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All Issues > Volume 14, Issue 5


<< Wednesday, August 26, 1998 >>
 
2 Thessalonians 3:6-10, 16-18
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Psalm 128 Matthew 23:27-32
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NO SACRIFICE TOO GREAT

 
"We worked day and night, laboring to the point of exhaustion so as not to impose on any of you." —2 Thessalonians 3:8
 

Paul did not get paid for forming and leading the first Christian communities. Paul also gave up the opportunity of having a wife and family so that he could give undivided attention to the Lord and to serving God's people (1 Cor 7:7; 9:5ff; see also 1 Cor 7:33-35). For love of Jesus, Paul endured labors, imprisonments, beatings, frequent brushes with death, eight scourgings, etc. (2 Cor 11:23ff) Paul joyfully forfeited everything so that Christ would be His Wealth (Phil 3:8). Finally, Paul was martyred in imitation of Jesus crucified. Paul proclaimed: "I have been crucified with Christ, and the life I live now is not my own; Christ is living in me. I still live my human life, but it is a life of faith in the Son of God, Who loved me and gave Himself for me" (Gal 2:19-20). Paul could truly say: " 'Life' means Christ" (Phil 1:21). In love, Paul offered his life to God as a "living sacrifice" (see Rm 12:1-2).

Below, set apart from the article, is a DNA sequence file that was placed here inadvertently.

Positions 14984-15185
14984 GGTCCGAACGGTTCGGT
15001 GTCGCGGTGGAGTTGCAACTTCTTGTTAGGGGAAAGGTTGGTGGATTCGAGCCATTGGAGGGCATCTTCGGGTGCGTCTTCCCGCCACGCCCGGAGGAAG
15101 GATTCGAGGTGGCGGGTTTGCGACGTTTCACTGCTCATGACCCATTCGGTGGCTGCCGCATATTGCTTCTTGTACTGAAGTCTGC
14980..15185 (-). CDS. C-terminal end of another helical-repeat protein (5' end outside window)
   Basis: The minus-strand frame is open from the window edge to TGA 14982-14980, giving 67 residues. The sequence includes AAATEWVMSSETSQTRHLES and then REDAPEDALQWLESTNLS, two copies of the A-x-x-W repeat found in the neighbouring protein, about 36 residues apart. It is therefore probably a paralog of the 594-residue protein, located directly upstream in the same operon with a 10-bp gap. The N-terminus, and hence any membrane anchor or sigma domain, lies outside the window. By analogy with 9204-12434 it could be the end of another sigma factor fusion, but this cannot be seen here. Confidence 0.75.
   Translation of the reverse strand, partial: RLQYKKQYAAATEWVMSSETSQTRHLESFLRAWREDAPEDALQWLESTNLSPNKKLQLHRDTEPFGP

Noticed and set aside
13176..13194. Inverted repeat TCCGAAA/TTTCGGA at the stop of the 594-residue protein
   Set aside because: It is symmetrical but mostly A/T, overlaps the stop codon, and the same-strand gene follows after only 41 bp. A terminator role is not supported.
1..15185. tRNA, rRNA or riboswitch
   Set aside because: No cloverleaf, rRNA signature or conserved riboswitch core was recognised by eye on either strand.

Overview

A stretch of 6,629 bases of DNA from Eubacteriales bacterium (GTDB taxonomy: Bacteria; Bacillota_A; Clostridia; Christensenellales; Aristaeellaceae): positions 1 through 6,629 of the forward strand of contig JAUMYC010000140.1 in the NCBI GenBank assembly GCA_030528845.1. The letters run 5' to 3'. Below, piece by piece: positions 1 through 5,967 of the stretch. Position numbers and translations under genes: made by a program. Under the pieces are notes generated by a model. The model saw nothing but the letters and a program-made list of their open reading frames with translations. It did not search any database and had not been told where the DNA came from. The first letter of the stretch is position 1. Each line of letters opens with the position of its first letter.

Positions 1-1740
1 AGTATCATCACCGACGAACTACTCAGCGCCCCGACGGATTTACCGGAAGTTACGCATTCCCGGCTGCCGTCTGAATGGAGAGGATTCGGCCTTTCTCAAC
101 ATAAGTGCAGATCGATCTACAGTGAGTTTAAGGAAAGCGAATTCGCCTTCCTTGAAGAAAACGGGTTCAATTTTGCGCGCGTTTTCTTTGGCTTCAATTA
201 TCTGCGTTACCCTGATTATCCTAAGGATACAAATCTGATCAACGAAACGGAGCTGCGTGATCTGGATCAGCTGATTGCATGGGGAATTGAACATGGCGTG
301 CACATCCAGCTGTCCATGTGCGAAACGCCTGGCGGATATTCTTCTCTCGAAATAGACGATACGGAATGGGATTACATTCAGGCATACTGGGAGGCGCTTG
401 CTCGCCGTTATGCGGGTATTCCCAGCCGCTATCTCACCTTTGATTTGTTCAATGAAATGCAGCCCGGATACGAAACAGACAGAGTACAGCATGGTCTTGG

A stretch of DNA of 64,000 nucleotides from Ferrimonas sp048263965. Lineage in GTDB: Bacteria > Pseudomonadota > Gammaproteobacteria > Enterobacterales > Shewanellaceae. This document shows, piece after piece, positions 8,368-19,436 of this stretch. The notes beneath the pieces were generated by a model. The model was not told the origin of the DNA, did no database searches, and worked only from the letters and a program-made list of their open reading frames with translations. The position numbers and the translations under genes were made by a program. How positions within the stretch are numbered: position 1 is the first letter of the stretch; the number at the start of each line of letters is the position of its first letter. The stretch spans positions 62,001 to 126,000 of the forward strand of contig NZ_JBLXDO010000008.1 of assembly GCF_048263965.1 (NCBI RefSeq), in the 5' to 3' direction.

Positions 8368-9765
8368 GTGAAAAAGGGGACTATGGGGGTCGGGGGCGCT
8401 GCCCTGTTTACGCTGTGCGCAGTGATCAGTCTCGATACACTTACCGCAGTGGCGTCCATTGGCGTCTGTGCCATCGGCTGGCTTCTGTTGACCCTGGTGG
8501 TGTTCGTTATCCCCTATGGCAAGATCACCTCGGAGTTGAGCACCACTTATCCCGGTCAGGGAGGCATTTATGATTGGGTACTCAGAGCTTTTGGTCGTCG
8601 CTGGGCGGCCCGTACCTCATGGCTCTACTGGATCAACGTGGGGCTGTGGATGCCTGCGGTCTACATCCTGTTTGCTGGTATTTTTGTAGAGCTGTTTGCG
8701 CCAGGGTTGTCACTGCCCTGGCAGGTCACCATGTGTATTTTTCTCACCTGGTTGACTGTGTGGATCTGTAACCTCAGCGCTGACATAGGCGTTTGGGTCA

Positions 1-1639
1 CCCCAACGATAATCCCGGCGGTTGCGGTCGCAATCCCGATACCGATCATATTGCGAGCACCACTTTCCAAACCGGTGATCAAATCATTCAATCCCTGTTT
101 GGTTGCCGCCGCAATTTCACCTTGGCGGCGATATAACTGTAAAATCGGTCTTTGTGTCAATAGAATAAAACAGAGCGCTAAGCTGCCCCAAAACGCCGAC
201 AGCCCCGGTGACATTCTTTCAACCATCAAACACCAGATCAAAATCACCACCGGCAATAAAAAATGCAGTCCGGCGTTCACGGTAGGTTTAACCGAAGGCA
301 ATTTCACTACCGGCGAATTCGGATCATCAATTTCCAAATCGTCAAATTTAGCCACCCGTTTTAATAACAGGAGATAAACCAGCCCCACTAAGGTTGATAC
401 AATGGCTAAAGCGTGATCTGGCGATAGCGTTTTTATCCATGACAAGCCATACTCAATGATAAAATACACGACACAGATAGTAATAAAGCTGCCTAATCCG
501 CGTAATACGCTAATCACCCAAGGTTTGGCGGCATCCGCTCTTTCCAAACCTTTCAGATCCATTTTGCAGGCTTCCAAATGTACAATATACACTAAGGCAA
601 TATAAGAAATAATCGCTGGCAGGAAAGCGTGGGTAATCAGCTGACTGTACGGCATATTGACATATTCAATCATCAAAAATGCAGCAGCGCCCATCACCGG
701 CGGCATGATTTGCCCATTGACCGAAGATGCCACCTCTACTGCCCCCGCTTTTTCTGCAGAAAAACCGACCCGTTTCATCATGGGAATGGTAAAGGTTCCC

Why are you a Christian? To stay out of hell? To go to heaven? Because you were brought up Christian? To do good? There is nothing wrong with these reasons, but the main reason for being a Christian is love. "The love of Christ impels us" (2 Cor 5:14). "He died for all so that those who live might live no longer for themselves, but for Him Who for their sakes died and was raised up" (2 Cor 5:15). Live, sacrifice, suffer, rejoice, die, and rise for love of Jesus.

 
Prayer: Father, in love I offer my life to You as a living sacrifice (see Rm 12:1).
Promise: "Happy are you who fear the Lord, who walk in His ways!" —Ps 128:1
Praise: Phil distributed 500 copies of each issue of One Bread, One Body and maintained a Bible Teaching telephone line. He died suddenly at the age of thirty-seven. After his death, the ministries he loved were expanded within his diocese.
 
 
 
Nihil obstat: Reverend Robert J. Buschmiller, February 17, 1998
Imprimatur: †Most Reverend Carl K. Moeddel, Vicar General and Auxiliary Bishop of the Archdiocese of Cincinnati, March 25, 1998
 
The Nihil obstat and Imprimatur are a declaration that a book or pamphlet is considered to be free from doctrinal or moral error. It is not implied that those who have granted the Nihil obstat and Imprimatur agree with the contents, opinions, or statements expressed.
Volume 14, Issue 5
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